MAKE A STRONG CASE for out-of-school time— Keep the following suggestions in mind:
- Maintain a focus on quality — Emphasize examples of and reasons for why programs are effective; it is much easier to make the case for effective programs. Head to the Quality section to learn more.
- Use local data — Document and explain the positive impact of high-quality Out-of-School Time programs. Go to the Data section of the toolkit to read more about types & uses for data collection.
- Develop and use your OST coalition partners to advocate — Determine if there is an advocacy organization in your coalition that should primarily assume this role. Figure out if there are coalition members with important relationships and public credibility that can be tapped for this purpose.
- Develop a comprehensive advocacy plan with your OST coalition partners — Make sure it includes your strategies; identifies key organizations, institutions and individuals you will reach out to; defines your timeframe for implementation; and defines roles and responsibilities for specific partners.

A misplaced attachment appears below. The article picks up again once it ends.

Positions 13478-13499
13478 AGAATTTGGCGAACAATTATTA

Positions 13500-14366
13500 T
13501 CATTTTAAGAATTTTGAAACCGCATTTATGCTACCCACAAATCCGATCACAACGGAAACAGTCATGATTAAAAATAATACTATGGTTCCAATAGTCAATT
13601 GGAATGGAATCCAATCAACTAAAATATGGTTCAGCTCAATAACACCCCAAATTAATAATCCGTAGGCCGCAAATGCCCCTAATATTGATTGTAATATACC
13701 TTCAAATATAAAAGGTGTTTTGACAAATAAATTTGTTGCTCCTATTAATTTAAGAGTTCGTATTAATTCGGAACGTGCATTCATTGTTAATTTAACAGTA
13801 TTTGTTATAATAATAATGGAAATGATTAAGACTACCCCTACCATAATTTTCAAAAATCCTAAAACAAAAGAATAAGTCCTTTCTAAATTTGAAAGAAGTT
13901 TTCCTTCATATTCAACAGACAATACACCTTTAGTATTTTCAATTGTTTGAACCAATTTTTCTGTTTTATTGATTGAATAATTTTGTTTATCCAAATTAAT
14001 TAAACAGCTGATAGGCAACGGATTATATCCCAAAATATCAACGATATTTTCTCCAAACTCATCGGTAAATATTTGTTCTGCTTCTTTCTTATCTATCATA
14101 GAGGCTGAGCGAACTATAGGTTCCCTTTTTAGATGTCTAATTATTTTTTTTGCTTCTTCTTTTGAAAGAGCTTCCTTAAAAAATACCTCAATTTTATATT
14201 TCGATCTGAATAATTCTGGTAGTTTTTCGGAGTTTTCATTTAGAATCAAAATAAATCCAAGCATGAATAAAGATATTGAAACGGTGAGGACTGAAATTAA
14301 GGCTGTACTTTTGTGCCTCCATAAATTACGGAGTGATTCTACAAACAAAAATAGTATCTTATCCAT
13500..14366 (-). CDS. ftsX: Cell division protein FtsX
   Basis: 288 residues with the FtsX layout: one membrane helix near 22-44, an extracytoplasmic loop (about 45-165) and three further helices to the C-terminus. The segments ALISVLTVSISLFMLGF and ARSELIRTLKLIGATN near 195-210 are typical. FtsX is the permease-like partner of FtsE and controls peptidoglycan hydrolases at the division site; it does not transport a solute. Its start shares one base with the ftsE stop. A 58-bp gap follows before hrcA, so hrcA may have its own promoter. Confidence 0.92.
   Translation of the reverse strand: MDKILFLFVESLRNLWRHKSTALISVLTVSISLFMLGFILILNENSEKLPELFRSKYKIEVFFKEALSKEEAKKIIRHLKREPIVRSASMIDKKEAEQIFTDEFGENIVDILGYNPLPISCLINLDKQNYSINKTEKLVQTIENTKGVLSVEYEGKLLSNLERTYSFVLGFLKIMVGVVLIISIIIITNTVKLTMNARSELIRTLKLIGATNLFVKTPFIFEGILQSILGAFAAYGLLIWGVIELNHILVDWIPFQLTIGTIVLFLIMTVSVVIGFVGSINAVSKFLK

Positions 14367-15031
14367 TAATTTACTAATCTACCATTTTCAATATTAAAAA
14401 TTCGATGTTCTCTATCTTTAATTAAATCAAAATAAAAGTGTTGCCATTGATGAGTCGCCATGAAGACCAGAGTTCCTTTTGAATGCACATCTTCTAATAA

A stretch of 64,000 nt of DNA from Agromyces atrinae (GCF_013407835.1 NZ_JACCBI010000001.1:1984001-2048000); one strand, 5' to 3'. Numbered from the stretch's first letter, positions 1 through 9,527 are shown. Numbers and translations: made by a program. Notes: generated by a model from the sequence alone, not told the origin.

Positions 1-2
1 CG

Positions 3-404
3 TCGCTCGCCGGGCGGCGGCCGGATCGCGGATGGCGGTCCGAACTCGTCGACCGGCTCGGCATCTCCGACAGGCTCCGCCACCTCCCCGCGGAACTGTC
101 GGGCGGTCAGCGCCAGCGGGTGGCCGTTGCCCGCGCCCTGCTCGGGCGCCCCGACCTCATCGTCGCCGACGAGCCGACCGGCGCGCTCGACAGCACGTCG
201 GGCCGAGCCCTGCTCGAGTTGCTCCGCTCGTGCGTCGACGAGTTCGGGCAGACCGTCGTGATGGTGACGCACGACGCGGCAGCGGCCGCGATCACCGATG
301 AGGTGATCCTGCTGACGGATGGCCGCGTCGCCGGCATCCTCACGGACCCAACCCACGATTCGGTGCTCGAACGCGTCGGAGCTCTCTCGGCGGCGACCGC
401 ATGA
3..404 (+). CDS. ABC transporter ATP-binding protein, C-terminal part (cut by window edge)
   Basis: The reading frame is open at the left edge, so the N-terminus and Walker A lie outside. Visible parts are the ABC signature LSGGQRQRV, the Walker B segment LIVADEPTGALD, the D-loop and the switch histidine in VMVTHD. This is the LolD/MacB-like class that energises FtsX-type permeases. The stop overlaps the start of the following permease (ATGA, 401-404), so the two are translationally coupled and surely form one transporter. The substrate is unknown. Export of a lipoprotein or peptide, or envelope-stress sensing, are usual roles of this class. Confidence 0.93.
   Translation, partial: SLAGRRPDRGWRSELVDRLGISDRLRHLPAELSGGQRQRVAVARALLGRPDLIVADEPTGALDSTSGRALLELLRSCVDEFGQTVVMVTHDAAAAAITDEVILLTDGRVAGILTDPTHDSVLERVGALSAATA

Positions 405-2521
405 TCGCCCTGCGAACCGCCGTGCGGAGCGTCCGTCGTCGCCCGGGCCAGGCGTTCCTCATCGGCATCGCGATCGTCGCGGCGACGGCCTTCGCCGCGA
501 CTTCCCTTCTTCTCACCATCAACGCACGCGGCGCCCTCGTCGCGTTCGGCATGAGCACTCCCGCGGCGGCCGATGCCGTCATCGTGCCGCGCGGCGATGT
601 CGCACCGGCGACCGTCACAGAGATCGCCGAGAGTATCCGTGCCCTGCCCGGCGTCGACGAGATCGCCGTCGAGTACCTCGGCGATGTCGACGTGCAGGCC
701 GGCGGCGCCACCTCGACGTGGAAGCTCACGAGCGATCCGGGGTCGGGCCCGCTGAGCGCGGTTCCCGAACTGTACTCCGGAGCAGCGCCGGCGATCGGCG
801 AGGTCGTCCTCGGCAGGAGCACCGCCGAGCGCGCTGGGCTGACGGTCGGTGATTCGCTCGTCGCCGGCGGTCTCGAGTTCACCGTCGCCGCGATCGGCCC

- Cultivate local providers as OST champions — Nominate them as Afterschool Ambassadors For more information on this, visit the Afterschool Alliance’s website.
- Plan and convene a Lights On Afterschool event — Leverage the national focus on Out-of-School Time that accompanies this event which was designed by the Afterschool Alliance to take place every October. Use this nation-wide event to draw attention to your community’s efforts. Find tools and resources to do this on the Afterschool Alliance's website.
- Vary your advocacy message based on the audience — Think about the issues the specific audience cares most about and consider how this connects to Out-of-School Time. Alter your message and the means you use to convey it based on this purpose. For example, use an infographic, like the America After 3PM one included below, when you want to quickly get your message across in an efficient and effective manner.
- Vary the messenger — Don't forget that young people themselves are often the best advocates for Out-of-School Time. Parents can also make compelling advocates. Work with your partners to identify and cultivate youth and parents that can play this role.
To learn more tips on effective advocacy practices, head to the Learning Modules.